Sunday, September 20, 2020

That's It

It seems that recent years blogs are becoming a thing of the past. As I watch the blog roll on Northern California Trout, posts from those blogs are becoming fewer and fewer.

With the advent of social media, those that had blogs have migrated to Facebook, Twitter, or some other format.

I’ve mentioned on many occasions that, although I have a Facebook account, I only use it to locate people. An example being two of my first cousins that have been not been in contact with our family for all my life and most of theirs. Other than that kind of search, I don’t do any social media nor do I have a desire to do any.

I’ve contemplated ending Northern California Trout for more than a year. Now, with the current Covid-19 pandemic and this Summer with the massive wildfires, it’s been almost impossible to go fishing. Summer trout fishing is done in the mountains East of here, but now with the huge fires and I’m sure you’ve heard about them, they have closed all of the National Forests and that’s where all the streams and lakes are. So, unless you want to fish for warm water fish, you are just SOL.

 The next part of Northern California Trout is the .com. I purchased the name through Since there is seemly little interest in blogs any more it just doesn’t make sense to pay for a .com that is coming passe. 

To add to that is the new interface on blogger. Everybody has a “new mousetrap” so to speak and blogger (which drives Northern California Trout) has introduced its new interface and in my opinion, it sucks, but then that’s their problem.

I want to thank each and every person, from all over the world, that has stopped by since the inception of NCT on January 7, 2009. I’ve had about 870,000 views and have shared my stories 1187 times. It’s been a great run, but I think it’s time to go.

So, Northern California Trout will remain on the web at until about January 2022, but I will cease posting as this will be the final post.

Thank you again and please, stay safe.


Saturday, September 5, 2020

What A Crappy Trip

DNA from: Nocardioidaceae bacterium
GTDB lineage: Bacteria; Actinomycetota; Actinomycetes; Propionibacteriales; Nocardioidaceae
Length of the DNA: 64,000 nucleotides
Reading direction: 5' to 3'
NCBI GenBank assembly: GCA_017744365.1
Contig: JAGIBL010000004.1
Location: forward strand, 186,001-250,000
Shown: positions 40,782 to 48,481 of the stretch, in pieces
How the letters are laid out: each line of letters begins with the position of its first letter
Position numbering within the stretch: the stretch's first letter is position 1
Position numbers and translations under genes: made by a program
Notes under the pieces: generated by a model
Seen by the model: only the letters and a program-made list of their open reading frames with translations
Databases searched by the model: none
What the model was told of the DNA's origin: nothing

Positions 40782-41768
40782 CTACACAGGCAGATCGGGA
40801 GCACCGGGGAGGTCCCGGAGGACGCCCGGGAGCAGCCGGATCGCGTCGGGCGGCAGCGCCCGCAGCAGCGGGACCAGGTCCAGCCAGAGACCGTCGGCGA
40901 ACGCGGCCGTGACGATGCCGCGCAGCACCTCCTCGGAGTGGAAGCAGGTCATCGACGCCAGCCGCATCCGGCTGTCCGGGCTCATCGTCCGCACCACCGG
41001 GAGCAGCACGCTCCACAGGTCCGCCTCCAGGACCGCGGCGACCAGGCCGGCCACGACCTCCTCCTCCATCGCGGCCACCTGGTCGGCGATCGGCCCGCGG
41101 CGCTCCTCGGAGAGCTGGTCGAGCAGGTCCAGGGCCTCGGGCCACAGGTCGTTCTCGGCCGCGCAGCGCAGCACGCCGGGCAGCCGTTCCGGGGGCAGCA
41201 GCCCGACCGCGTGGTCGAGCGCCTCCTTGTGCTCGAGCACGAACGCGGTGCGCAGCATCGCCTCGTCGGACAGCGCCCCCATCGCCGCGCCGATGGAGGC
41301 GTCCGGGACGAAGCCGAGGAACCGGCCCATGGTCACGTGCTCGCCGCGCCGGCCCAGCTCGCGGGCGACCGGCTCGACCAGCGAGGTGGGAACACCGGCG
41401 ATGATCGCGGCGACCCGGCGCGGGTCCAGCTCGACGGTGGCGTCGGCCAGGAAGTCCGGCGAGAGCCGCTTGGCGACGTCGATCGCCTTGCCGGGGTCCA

Our yearly trip to Upper Lake starting on Sunday 8/30. As you know, it's Summer and California is on fire. We don't have small fires in California, we have big ones. 

When the fires started a couple weeks ago, I heard a comment from the Whitehouse that the fires were caused by the Democrats. They were actually started by dry lightning, but then what does the Whitehouse know. 

When I say we have big fires, let's look at a few. The SCU Complex fire. 396,624 acres as of this morning. The LNU Complex fire, 375,209 as of this morning. Then they get smaller from there. The next one is only 86,509 acres. 

So we headed north to the lake with the idea that the LNU Complex fire was being contained and the air quality should be OK. Evening should bring some breeze off the ocean which is only 60 miles away. Boy were we wrong.    

At check-in the girl in the office said that a couple days before you couldn't even see across the lake. That's about the length of a football field. From there it could only get better, right? I mean, we were already there. 

So we set up. 

First Time This Trailer at Upper Lake

Getting Ready

Slide is out

The kids arrived about a half hour after we did and like last year had the spot next to us. 

On Monday morning I was determined to fish so I launched my kayak and with my little 3wt fly rod headed out to try a couple flies that Alan at "Small Stream Reflections" sent me. This was about 11:00 am and did I mention the wind was blowing pretty good? No, well it was almost impossible to get a fly down deep enough to attract a fish even with a healthy split shot before the wind pushed me to the shore. Then I would paddle back out and try again. No I don't have an anchor. 

So I came back in and set up a couple lines with Rainbow PB and hoped for the best. 

Behind the trailer
By then it was almost the end of the day so we broke out the home made salsa and had chips and salsa for dinner. Seems it's becoming a standard, first day at Upper Lake, dinner. That was salsa from our garden. 

Now came the problem. There were two fires burning at the time we were up there. Not near us mind you, but when they are huge California fires it doesn't matter how close you are. When the wind blew from the South, we got smoke from the above mentioned LNU Complex Fire. When it blew from the North we got smoke from the August Complex Fire. Damned if you do, Damned if you don't. 

In the two pictures below it doesn't look very smokey, but it's not the smoke that's the problem. It's the particulate matter in that smoke that is the problem. When you can see ash falling on your truck, something's wrong. 

California has something called "Air Quality Index". Measures the particulate matter in the air. It ranges from 0 to 50 which is good to 301 to 500 which is hazardous. 

Tuesday morning the air quality was almost 400. We packed up and left. No point in staying, couldn't hardly breath. Reminded me of days in Los Angeles where your lungs hurt just by breathing. 

Needless to say the week was a bust. No fish, only one kayak trip and it was short. I did get to try my new kayak system so I could gracefully get in and out of my kayak. Worked like a dream. 

The kids stayed until Thursday, but they had video games to play and stayed in the air conditioning. 

When we got home the air quality was 128 which is "Unhealthy for Sensitive Groups" and Geezers.  

That's all folks.